Investigating the effect of hyperglycemia on embryonic heart development using the chick embryo model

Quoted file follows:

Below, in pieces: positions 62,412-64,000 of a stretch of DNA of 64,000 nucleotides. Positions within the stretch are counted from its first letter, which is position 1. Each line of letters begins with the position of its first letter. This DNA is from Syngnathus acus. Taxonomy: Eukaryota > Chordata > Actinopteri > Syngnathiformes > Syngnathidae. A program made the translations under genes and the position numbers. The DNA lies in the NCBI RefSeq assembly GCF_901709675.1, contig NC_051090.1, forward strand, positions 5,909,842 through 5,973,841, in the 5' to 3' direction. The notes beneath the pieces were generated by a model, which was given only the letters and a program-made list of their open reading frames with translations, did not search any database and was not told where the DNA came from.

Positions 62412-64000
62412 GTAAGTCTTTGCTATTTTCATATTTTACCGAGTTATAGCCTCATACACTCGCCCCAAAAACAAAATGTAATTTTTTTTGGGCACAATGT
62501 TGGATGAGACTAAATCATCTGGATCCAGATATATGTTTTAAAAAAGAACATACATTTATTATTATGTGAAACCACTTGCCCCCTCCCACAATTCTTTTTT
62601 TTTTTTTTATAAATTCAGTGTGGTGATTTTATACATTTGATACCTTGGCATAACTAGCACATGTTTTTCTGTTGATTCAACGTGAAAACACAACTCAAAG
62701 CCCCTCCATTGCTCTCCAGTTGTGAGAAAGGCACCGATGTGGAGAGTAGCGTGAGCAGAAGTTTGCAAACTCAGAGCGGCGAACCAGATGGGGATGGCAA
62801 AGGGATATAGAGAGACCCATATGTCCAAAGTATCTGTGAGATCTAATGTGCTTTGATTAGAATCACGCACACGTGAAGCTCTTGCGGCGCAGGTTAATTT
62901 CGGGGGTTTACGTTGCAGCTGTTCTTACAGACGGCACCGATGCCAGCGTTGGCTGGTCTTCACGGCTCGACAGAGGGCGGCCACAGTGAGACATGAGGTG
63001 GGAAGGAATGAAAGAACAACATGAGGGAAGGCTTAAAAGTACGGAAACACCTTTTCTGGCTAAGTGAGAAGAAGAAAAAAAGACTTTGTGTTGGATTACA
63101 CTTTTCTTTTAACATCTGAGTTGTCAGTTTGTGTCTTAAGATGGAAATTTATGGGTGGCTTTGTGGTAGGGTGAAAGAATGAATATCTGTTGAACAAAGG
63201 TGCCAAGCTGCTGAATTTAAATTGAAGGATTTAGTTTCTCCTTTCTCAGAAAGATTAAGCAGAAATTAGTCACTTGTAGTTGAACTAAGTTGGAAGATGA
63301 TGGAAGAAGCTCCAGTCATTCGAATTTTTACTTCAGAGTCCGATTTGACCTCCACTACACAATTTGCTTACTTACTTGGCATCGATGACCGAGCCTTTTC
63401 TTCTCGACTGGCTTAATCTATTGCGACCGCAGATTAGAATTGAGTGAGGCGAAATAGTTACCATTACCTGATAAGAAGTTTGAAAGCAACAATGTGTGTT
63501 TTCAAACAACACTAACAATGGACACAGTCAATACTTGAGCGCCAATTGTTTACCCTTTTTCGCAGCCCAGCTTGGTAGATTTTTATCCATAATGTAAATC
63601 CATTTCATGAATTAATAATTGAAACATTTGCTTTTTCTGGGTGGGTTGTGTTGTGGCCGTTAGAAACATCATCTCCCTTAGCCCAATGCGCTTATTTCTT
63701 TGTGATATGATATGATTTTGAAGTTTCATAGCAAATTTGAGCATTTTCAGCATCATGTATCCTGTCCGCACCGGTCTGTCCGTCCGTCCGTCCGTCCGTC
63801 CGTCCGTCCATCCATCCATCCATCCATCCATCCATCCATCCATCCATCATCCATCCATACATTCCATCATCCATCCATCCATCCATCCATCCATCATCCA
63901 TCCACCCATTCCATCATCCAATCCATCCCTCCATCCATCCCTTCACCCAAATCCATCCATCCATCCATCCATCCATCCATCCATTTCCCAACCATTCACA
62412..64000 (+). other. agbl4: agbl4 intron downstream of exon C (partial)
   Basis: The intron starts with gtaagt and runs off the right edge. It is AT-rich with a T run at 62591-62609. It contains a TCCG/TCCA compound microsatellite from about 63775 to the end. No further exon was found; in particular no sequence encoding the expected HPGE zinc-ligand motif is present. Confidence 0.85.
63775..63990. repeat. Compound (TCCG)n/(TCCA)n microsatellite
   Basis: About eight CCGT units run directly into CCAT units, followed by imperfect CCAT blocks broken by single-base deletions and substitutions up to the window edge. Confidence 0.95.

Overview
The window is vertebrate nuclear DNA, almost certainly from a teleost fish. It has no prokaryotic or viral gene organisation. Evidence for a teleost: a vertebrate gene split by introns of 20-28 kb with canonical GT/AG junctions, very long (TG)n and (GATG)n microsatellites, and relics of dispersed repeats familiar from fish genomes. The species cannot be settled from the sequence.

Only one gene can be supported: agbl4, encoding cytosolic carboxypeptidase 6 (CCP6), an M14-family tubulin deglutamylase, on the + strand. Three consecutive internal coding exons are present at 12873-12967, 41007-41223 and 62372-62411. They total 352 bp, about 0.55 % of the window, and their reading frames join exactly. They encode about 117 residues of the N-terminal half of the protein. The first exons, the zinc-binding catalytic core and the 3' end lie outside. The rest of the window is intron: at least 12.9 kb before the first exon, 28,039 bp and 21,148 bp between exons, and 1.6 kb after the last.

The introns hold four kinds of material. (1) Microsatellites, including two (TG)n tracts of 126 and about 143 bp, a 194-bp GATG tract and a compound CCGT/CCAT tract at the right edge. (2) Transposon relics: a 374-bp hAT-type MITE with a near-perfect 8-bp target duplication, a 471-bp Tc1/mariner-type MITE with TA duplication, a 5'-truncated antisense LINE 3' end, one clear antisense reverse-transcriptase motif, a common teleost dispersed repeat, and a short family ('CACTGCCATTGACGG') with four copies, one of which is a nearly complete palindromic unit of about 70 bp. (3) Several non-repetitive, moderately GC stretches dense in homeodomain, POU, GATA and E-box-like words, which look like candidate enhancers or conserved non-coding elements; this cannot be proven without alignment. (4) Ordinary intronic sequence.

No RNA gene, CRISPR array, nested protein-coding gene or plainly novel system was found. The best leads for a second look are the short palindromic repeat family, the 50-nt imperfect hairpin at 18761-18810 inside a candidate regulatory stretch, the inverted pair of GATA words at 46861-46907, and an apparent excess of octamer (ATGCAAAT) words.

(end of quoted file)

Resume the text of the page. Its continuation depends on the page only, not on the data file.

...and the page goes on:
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Congenital heart defects (CHDs) represent the most common form of human birth defects. Maternal diabetes increases the risk of CHD by 3-5 folds. During heart development, little is known about the effects of high blood glucose on the fetal development of CHDs. Chick embryo is a widely used animal model to investigate CHDs. Heart development in this specie closely resembles humans with four chambers/four-valve configuration. In this project, the mechanisms that contribute to heart defects during gestational diabetes were investigated using chick embryo model. Fertilized chicken eggs were injected with glucose to induce hyperglycemia in embryos. Blood glucose level was measured using a glucometer. Cardiac function was assessed via echocardiography. Heart tissues were extracted for histological assessment and for measurement of gene expression of cardiac markers via RT-PCR. Hyperglycemia resulted in increasing the blood flow velocities in the atrioventricular (AV) valve and reduced the ejection fraction at AV and outflow track (OFT) canals. It altered the structure of the hearts and the gene expression of sheer stress markers. Results of this study showed that chick embryo is a good model for investigating the effect of hyperglycemia on the heart function during the development. Hyperglycemia affects the function of the heart valves as well as heart ventricles. These results could identify alterations in the early developmental process that contribute to the increased cardiac malformations risk in babies of diabetic mothers.
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